Peru's sprawling megacapital is actually a mosaic of many smaller cities. Comprising 43 districts with nearly 9 million inhabitants, Lima is a study in contrasts, with ultramodern seaside neighborhoods butting up against gritty shantytowns that cling to barren hillsides. It is one of the world's few megacapitals that can claim a golf course in the middle of the financial district, and where executives can go surfing before high-powered breakfast meetings. Although it's built in a desert — Cairo is the only other metropolis drier than Lima — it's known as the "Garden City" and is home to one of world's largest fountain parks.
While many of Lima's stately manors have given way to glass-enclosed apartment buildings, high-rise business towers and hotels, at least one part of Peruvian culture is returning to its roots here: the cuisine. Lima natives are obsessed with food. Meanwhile, Lima's government has established a Boulevard of Gastronomy in the Surquillo district, turning a traditional farmers' market into a pedestrian mall to showcase the fresh ingredients used in Peruvian cooking. And the city's annual food festival, held each September, is quite possibly the most important event of the year.
The only thing that rivals Limeños' love of food is their passion for pisco, a grape brandy that is the main ingredient in the national drink, the pisco sour. Don't be fooled by its frothy silhouette — it packs a powerful punch.
You can't walk more than a few blocks in downtown Lima without stumbling upon another colonial church. Catholic religious congregations were each allotted a piece of land in the early days of the city, and most of them erected monasteries, convents or churches in honor of patron saints. The Church of San Francisco is one of the best preserved (you'll recognize it by the swarm of pigeons on the patio out front; vendors sell bags of seed to passersby to keep the birds coming).
Built in the baroque-style of the late 1600s, San Francisco has several gilded side altars and an impressive lattice dome. The adjoining monastery has a superb collection of ancient religious texts, some of which were brought over by the first wave of Spanish priests after the conquest of the Incas.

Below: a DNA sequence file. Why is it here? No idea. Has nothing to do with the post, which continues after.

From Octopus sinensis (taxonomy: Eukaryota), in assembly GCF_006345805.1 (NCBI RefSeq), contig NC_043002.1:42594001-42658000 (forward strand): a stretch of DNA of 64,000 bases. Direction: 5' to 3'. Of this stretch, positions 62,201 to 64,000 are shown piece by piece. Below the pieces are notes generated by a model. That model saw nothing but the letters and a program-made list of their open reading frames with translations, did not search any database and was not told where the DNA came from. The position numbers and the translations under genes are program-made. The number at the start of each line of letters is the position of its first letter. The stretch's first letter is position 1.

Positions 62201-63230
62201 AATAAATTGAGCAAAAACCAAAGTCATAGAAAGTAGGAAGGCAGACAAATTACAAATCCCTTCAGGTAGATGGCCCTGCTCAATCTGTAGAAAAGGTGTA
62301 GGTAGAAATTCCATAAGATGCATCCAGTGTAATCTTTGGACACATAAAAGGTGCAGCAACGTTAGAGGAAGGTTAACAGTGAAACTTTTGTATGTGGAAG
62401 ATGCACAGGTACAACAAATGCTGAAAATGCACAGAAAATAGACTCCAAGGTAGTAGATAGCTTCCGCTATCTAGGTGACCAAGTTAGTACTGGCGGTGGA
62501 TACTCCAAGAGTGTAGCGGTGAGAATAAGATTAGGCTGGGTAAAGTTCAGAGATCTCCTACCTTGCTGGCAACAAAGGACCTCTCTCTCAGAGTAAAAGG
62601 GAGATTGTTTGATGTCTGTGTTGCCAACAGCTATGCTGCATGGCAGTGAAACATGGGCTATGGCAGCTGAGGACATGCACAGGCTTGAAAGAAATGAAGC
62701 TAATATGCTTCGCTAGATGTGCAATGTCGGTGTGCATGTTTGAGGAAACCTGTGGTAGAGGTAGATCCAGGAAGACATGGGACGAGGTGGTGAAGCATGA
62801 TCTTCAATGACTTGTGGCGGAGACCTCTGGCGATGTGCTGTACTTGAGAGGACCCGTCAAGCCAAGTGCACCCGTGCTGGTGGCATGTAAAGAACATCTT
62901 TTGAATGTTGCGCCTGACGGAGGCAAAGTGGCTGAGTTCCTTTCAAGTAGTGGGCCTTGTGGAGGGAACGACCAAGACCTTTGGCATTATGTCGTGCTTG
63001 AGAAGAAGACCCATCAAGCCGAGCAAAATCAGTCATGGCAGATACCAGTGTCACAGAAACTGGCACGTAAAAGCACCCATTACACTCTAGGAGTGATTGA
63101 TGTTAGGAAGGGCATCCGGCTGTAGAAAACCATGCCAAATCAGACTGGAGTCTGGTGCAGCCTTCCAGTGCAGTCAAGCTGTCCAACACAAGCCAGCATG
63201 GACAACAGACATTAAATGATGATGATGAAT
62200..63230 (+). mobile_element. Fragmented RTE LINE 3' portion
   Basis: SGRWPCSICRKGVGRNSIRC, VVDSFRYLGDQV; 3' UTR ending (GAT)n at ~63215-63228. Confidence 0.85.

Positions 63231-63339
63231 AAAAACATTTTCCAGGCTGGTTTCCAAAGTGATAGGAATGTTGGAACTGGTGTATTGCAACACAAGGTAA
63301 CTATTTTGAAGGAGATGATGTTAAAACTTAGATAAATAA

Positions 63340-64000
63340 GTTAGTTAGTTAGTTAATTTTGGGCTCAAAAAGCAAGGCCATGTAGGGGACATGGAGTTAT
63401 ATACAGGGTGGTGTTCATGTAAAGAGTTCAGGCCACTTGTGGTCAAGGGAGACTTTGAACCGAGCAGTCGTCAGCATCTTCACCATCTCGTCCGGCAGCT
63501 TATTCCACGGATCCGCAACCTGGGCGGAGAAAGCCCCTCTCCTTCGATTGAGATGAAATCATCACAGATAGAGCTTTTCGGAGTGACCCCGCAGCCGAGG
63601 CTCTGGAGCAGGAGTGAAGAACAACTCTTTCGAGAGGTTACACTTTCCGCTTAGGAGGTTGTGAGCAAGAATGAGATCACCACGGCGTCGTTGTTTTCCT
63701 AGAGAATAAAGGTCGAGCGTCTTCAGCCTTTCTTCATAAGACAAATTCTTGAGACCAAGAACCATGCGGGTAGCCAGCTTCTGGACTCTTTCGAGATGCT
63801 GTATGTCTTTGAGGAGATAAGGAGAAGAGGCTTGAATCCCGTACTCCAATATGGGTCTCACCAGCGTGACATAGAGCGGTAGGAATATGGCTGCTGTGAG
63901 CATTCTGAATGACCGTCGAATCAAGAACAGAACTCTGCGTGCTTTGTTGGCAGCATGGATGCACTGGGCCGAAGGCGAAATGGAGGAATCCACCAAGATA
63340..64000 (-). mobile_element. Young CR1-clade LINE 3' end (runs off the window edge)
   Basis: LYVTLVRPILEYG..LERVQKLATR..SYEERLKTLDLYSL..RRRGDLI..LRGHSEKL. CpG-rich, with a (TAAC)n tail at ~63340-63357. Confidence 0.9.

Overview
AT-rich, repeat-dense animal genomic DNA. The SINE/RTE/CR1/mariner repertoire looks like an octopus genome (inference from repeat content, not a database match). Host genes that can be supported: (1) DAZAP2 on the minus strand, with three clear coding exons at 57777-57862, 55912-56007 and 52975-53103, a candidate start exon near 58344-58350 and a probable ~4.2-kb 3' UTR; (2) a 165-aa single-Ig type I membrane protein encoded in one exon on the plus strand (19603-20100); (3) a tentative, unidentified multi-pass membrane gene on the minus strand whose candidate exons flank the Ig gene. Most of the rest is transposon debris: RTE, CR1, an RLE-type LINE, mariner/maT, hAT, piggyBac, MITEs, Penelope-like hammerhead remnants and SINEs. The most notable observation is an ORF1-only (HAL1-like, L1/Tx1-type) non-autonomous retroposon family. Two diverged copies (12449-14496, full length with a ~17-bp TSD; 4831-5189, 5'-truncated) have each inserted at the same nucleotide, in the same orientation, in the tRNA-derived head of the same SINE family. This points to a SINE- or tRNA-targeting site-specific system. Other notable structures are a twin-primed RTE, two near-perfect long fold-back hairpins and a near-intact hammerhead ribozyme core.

Most people go to San Francisco, however, for its catacombs. The catacombs were actually part of Lima's original cemeteries, which were built under churches. Tour guides say an estimated 75,000 bodies are buried under San Francisco alone, and many of the remains are exposed, stacked in strange patterns in circular stone pits. A catacomb tour is not for the squeamish or the claustrophobic.
The Church of San Francisco is located about 45 minutes by taxi from San Isidro/Miraflores. It's open from 9:30 a.m. to 5:45 p.m. daily, with tours (including the catacombs) lasting approximately one hour; the entrance fee is about $2.
The official residence and office of Peru's president, sits on the banks of the Rimac River, Lima's principal waterway, and faces San Cristobal Hill, the city's highest point. Back in the time of the Incas, the site had strategic and spiritual meaning, which is why the last Inca chief in Lima also lived here. Pizarro, the conqueror of the Incas, so liked the site that he kept it for the first Spanish palace, whose construction began in 1535. Since then, Government Palace has been rebuilt numerous times; the current French-inspired mansion was constructed in the 1930s.
Access to the palace is restricted; special tours can be arranged directly through the protocol office. But you don't need tickets to see the changing of the palace guards, which takes place each day precisely at noon. Behind the palace is the Peruvian House of Literature — it is Lima's old train station, which was restored by the government in 2009 and turned into a reading room of Peruvian works. It's worth a quick peek.